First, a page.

With Mother’s Day coming up, I find it ironic that I’m working on my latest class in our Food Addiction Series, titled – “Food Addiction: Can I Blame My Mom For This?” Obviously this is a tongue-in-cheek title for this class, which focuses on the various causes of addictive patterns with food, one of which are changes that happen to the fetus as a result of maternal eating patterns.
Now before you run to your mother stating, “See I told you this was your fault,” keep reading. It is quite possible that under- or overeating during pregnancy can cause changes to the baby that may increase the likelihood that the child will be more prone to insulin and leptin resistance. This resistance can cause poorly managed blood sugar levels and appetite dysregulation, making a person feel hungrier than they should. Also, a high fat maternal diet may cause a baby to be born with higher levels of galanin and orexin, compared to infants exposed to a lower-fat maternal eating pattern. Both orexins and galanin stimulate feeding and galanin encourages an increased preference for dietary fats.
Do these changes necessarily cause food addiction? No. They will play a role in appetite and blood sugar regulation, but aren’t a guarantee that the person will have a life-long adversarial relationship with food. In fact, we may actually be able to thank our mothers for certain eating patterns they passed on to us. Many women exhibit their healthiest eating patterns ever during pregnancy. I cannot think of a greater motivator to eat healthy than knowing you are laying the groundwork for your child’s future health.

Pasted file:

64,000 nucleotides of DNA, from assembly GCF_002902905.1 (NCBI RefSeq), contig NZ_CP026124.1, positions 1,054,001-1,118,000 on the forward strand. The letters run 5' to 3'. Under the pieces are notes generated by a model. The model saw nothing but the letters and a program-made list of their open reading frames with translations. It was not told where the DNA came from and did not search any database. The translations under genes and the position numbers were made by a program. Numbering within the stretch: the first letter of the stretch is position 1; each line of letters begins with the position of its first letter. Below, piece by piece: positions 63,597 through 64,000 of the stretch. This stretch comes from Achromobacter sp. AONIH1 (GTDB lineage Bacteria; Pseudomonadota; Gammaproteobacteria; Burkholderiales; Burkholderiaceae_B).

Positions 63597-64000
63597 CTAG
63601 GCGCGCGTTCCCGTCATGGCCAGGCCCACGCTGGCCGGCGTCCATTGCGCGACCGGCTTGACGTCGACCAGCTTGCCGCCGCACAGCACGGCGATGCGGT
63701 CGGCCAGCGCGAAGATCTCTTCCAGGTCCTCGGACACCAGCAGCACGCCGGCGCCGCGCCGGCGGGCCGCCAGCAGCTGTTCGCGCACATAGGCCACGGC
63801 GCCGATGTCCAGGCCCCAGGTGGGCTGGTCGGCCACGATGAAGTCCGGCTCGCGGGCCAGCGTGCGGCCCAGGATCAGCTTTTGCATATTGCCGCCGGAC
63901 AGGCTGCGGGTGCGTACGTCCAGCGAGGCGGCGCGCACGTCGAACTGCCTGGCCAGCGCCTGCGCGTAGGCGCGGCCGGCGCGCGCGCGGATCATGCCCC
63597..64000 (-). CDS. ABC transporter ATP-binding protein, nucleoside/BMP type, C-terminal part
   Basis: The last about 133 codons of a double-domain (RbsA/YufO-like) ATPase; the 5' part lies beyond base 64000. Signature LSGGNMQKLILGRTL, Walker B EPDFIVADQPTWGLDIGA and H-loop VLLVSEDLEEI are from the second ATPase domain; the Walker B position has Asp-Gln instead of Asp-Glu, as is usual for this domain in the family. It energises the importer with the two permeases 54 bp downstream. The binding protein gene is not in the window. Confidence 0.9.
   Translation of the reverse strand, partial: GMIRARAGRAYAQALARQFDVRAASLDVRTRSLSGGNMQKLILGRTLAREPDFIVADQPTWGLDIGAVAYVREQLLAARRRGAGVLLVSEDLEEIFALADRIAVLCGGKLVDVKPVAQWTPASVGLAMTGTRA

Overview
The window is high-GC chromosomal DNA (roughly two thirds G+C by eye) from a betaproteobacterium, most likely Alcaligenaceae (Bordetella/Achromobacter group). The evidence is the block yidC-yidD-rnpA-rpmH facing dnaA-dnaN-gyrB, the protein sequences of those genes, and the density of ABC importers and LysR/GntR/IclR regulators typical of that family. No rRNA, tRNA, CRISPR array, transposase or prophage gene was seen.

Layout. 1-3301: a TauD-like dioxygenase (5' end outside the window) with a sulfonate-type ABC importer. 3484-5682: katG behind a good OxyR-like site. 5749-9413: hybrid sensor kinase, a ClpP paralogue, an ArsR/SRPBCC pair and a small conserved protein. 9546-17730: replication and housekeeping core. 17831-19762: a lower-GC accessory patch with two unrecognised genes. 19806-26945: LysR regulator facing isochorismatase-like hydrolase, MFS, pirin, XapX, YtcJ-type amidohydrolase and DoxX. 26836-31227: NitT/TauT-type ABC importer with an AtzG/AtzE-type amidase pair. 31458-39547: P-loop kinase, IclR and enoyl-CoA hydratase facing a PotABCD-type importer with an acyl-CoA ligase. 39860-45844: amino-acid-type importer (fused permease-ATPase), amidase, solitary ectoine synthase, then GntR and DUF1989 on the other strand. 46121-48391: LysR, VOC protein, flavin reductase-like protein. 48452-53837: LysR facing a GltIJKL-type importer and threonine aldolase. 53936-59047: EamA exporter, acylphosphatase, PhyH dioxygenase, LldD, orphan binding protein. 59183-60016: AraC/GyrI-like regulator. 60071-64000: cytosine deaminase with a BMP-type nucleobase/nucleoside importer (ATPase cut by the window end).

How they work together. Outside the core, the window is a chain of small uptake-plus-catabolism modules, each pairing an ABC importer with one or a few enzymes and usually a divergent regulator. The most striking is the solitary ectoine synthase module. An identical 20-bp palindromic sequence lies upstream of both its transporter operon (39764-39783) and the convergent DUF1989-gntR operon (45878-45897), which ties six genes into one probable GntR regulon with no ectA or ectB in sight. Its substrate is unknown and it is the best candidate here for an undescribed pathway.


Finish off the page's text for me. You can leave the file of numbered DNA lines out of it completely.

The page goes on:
Many mothers will express how their child tends to craving/prefer foods that mom was eating while she was pregnant. Personally this concept used to seem so far fetched to me and smacked of an old-wives’ tale, but now I know there is some credence to this. Research does show that infants are more receptive to certain flavors/foods if their mother was consuming them frequently during pregnancy. This photo in the post is actually of my buddy Bryce, who no doubt inherited his love of sushi from his mom; his chopstick skills are impeccable.
Also, for infants who are breastfed, mom’s eating patterns can affect flavors in breast milk causing children to have specific food preferences. If your mom was good about eating a wide variety of foods, especially vegetables, while breastfeeding you may have a better vegetable intake, finding these more palatable, than a formula-fed child might. Breastfeeding also allows the infant to determine when they are done eating, versus bottle feeding where parents often keep offering the bottle until it’s gone. This may be beneficial later in childhood, helping the child to focus in internal regulators of appetite versus external cues to eat.
Finally, you can thank both Mom and Dad for not giving up on encouraging you to try new foods. Children need repeat exposure to new foods before they will accept them. It could be so easy for a parent to say, “Well, we tried carrots twice and the baby hates them, that’s it for carrots.” Children need repeat exposure, sometimes trying something up to 10 times before they’ll accept this new taste/texture. If your parents were persistent, they may have helped you develop a taste for many healthy foods. Thank them today, especially mom who played a major role in laying the groundwork for some of your eating patterns.
Did any of you moms out there find that your child really did develop preferences based on what you ate during your pregnancy? If so, what foods did your child gravitate towards as a result?